Modern Quakers who respect science: We do not need a supernatural “other world”, our own world is miraculous enough and all living things contain a natural spirit for good, (as well as, unfortunately lots of tendencies for bad!) Christianity involves reinforcing the good and trying to reduce the bad.
      My Quaker Grandmother, (1874 -1955): “I believe now the same things about religion that I did at fifteen. That is, that our own conscience, not what other people order is our guide and if we live up to what our own conscience tells us, we will be all right now and hereafter. Also, if the religious leaders had been as concerned about Life as they all were about Death and the Hereafter, we would have a finer world to live in.” Of course, my line is of the Hicksite Quakers, so we were able to move with the continuing knowledge and revelations brought to us by science, common sense, and listening to the spirit of good. We do not believe the term Christian is the exclusive property of narrow creedal faiths.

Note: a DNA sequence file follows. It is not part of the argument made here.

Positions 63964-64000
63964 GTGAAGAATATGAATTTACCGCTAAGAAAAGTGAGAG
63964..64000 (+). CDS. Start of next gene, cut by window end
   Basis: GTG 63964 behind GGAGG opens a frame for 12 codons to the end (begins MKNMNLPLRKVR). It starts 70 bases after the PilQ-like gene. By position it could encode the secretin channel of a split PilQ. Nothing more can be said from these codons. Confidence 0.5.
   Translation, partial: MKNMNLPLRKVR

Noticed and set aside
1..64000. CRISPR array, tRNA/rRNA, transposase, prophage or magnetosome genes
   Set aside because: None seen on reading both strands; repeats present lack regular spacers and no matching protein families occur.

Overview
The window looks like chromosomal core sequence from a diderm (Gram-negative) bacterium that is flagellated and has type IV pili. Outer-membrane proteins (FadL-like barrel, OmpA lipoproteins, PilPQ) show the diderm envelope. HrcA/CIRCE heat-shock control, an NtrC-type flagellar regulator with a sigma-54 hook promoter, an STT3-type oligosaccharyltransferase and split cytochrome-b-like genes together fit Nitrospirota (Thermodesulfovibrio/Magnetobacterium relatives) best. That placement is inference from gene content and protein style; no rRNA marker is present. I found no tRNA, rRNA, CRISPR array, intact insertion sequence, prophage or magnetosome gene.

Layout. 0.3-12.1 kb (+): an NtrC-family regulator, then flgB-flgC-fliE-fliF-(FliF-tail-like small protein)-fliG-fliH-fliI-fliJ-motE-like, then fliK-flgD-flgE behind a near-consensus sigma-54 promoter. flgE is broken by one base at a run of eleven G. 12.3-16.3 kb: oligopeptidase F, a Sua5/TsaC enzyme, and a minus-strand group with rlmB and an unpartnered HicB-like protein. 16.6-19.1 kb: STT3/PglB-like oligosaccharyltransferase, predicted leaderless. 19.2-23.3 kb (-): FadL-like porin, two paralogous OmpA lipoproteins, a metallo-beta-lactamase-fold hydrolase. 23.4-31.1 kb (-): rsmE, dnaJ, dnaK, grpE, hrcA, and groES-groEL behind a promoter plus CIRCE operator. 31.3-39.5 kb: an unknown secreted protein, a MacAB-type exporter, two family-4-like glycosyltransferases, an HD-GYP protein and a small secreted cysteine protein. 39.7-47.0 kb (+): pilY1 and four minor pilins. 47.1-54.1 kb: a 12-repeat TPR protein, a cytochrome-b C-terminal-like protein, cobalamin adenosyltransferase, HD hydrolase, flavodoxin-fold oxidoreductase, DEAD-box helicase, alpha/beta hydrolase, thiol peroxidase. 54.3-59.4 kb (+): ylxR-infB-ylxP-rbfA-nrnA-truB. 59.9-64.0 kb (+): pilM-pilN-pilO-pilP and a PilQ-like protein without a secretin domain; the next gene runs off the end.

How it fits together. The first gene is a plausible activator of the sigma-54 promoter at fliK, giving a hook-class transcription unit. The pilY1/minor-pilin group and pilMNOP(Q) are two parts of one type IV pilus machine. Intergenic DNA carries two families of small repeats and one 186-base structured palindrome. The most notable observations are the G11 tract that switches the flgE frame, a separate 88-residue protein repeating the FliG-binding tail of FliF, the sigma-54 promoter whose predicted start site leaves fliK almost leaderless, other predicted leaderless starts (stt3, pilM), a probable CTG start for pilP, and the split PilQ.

2. Chip Arnold December 10, 2018 at 3:10 pm #

    City & State
    Va.
    Thank you for this. My understanding of “god” is similar. No god as entity. But (in my understanding) no god is necessary for there to be eternal, conscious life.

  3. Noel Staples December 10, 2018 at 4:41 pm #

    City & State
    Britain, Cambridgeshire PE9 4UE